# D40.3 Standard Half-Cell Potentials

A cell potential results from the difference in the electrical potential between the half-cells. It is not possible to measure directly the potential of a single half-cell; one half-cell has to be connected to another half-cell to measure a voltage.

However, it is useful to tabulate potentials for individual half-cells, such that the potential for a voltaic cell constructed from any two half-cells can be calculated from the values in the table. To create such a table, all half-cell potentials need to be measured relative to the same reference half-cell. That half-cell is the standard hydrogen electrode (SHE), which consists of hydrogen gas at 1 bar pressure bubbling through a 1 M H+(aq) solution (platinum is used as the inert electrode):

2 H+(aq, 1 M) + 2 e‾ ⇌ H2(g, 1 bar)          E° = 0 V Figure: Standard hydrogen electrode. Hydrogen gas at 1 bar is bubbled through 1 M HCl solution. Platinum, which is inert to the action of the 1 M HCl, is used as the electrode. Electrons on the surface of the electrode combine with H+ in solution to produce hydrogen gas.

If a cell is set up with the SHE on the left and the half-cell whose potential we want to measure on the right, with all concentrations 1 M and all gas partial pressures 1 bar, then the reading on the voltmeter is E°, the standard half-cell potential, for the half-cell on the right. (Unless specified, the temperature is typically assumed to be 25 ºC.)

For example, a voltaic cell consisted of a SHE and a Cu2+ | Cu(s) half-cell can be used to determine the standard half-cell potential for Cu2+ | Cu(s). Figure: Measuring standard half-cell potential. A voltaic cell involving the standard hydrogen electrode can be used to determine the standard half-cell potential of Cu2+ | Cu(s).

The cell notation for this voltaic cell is:

Pt(s) | H2(g, 1 bar) | H+(aq, 1 M) || Cu2+(aq, 1 M) | Cu(s)

As we noted earlier, the cell potential, E°cell, measured by the voltmeter, is the difference between the potential of the right-hand half-cell and the left-hand half-cell:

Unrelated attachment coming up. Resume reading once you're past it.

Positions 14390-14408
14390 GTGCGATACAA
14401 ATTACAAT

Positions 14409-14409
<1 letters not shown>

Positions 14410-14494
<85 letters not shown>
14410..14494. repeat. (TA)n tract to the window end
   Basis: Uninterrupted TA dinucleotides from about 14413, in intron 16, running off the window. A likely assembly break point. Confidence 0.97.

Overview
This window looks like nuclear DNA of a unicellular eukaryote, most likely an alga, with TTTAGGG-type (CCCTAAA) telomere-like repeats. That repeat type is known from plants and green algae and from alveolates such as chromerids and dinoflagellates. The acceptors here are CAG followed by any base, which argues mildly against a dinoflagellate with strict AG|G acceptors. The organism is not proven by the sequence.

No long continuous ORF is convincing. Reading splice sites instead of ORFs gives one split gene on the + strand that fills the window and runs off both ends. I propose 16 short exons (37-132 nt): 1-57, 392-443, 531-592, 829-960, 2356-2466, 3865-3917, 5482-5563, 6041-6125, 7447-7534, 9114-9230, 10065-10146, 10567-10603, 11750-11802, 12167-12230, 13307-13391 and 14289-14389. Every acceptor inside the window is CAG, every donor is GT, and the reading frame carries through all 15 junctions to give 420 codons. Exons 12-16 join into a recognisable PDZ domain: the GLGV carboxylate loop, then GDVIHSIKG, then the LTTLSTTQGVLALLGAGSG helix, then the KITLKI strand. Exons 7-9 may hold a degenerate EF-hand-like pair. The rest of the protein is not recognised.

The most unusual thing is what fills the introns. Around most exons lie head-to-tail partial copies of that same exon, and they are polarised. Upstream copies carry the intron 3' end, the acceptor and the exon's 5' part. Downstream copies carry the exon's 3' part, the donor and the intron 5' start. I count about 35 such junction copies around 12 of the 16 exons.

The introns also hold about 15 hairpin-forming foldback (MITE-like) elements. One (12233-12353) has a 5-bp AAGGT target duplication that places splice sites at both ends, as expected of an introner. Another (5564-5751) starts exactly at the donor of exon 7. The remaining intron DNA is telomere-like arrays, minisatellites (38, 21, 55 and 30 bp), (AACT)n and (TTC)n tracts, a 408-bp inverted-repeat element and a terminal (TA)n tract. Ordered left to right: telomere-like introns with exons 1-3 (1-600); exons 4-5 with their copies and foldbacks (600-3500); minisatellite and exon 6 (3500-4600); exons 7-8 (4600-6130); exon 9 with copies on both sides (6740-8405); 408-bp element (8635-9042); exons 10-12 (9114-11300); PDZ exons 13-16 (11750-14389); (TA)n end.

E°cell = E°right half-cellE°left half-cell

From the measured E°cell = +0.337 V and the defined potential of zero for the Pt(s) | H2(g, 1 bar) | H+(aq, 1 M) half-cell, we can calculate E° of the Cu2+(aq, 1 M) | Cu(s) half-cell:

+0.337 V = Cu2+|CuH+|H2 = Cu2+|Cu – 0 = Cu2+|Cu

Sometimes, when a cell is set up with the SHE on the left, the reading on the voltmeter is negative. That is, for some half-cells the standard half-cell potential is lower than the potential for the Pt(s) | H2(g, 1 bar) | H+(aq, 1 M) half-cell. Consider the cell shown below, with cell notation:

Pt(s) | H2(g, 1 bar) | H+(aq, 1 M) || Zn2+(aq, 1 M) | Zn(s) Figure: E°Zn2+|Zn. This voltaic cell can be used to determine the standard half-cell potential of the Zn2+(aq, 1 M) | Zn(s) half-cell. The SHE on the left has a standard half-cell potential of zero.

Following the same reasoning as for the Cu2+(aq, 1 M) | Cu(s) half-cell, E° of the Zn2+(aq, 1 M) | Zn(s) half-cell can be calculated.

E°cell = E°right half-cellE°left half-cell
-0.76 V = E°Zn2+|ZnE°H+|H2 = E°Zn2+|Zn – 0 = E°Zn2+|Zn

It may seem strange that the standard half-cell potential is negative. This just reflects the fact that the electrical potential of the Zn2+(aq, 1 M) | Zn(s) half-cell is lower than the electrical potential of the Pt(s) | H2(g, 1 bar) | H+(aq, 1 M) half-cell.

The standard hydrogen electrode is rather dangerous because H2(g) is very flammable. Hence, it is rarely used in the laboratory. Its main significance is that it establishes the “zero” for standard half-cell potentials. Most standard half-cell potentials are measured by setting up a voltaic cell with one half-cell of known standard potential and one half-cell of unknown (to be measured) standard potential.